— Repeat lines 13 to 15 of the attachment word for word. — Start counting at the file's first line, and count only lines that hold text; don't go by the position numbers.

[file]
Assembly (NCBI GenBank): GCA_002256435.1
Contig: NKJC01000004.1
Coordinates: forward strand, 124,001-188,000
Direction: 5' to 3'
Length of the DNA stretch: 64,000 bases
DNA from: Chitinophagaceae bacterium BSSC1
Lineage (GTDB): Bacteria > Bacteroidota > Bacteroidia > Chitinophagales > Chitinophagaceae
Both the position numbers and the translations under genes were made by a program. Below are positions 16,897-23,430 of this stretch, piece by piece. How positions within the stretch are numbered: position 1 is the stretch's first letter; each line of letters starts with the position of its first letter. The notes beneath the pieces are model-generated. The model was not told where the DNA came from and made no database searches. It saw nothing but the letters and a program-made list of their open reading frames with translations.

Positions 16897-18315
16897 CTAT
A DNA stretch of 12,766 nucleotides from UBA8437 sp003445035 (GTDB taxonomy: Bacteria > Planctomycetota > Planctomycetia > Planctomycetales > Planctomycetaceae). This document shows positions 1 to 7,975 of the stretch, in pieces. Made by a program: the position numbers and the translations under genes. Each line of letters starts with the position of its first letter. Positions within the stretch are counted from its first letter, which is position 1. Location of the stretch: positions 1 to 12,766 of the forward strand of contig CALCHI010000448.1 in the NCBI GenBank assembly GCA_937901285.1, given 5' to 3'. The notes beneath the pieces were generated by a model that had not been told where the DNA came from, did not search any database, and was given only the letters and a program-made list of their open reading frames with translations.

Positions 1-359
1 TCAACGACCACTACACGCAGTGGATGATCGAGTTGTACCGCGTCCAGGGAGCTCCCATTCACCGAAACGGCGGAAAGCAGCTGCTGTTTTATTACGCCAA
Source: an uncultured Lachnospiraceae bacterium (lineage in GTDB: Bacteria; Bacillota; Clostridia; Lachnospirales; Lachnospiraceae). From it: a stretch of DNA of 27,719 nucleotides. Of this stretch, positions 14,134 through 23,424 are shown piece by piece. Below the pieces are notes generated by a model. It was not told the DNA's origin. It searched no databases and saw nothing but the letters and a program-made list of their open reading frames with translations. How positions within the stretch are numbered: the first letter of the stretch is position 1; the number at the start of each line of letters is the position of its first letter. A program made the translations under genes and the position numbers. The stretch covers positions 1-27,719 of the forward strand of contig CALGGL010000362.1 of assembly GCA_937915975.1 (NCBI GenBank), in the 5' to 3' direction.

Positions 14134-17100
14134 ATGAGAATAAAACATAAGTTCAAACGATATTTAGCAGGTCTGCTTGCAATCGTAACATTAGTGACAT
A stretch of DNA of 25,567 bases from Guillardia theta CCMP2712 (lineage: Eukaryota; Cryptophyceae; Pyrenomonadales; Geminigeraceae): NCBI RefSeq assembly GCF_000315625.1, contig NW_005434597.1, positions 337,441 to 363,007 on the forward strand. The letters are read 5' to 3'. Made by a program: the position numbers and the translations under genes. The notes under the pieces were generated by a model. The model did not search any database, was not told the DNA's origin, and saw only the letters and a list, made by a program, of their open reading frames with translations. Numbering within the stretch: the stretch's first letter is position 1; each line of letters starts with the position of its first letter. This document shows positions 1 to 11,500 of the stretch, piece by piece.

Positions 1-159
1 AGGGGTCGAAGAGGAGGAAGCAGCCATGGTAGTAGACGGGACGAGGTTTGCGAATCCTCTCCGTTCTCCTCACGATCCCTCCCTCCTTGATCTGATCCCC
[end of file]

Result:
1 TCAACGACCACTACACGCAGTGGATGATCGAGTTGTACCGCGTCCAGGGAGCTCCCATTCACCGAAACGGCGGAAAGCAGCTGCTGTTTTATTACGCCAA
Source: an uncultured Lachnospiraceae bacterium (lineage in GTDB: Bacteria; Bacillota; Clostridia; Lachnospirales; Lachnospiraceae). From it: a stretch of DNA of 27,719 nucleotides. Of this stretch, positions 14,134 through 23,424 are shown piece by piece. Below the pieces are notes generated by a model. It was not told the DNA's origin. It searched no databases and saw nothing but the letters and a program-made list of their open reading frames with translations. How positions within the stretch are numbered: the first letter of the stretch is position 1; the number at the start of each line of letters is the position of its first letter. A program made the translations under genes and the position numbers. The stretch covers positions 1-27,719 of the forward strand of contig CALGGL010000362.1 of assembly GCA_937915975.1 (NCBI GenBank), in the 5' to 3' direction.

Positions 14134-17100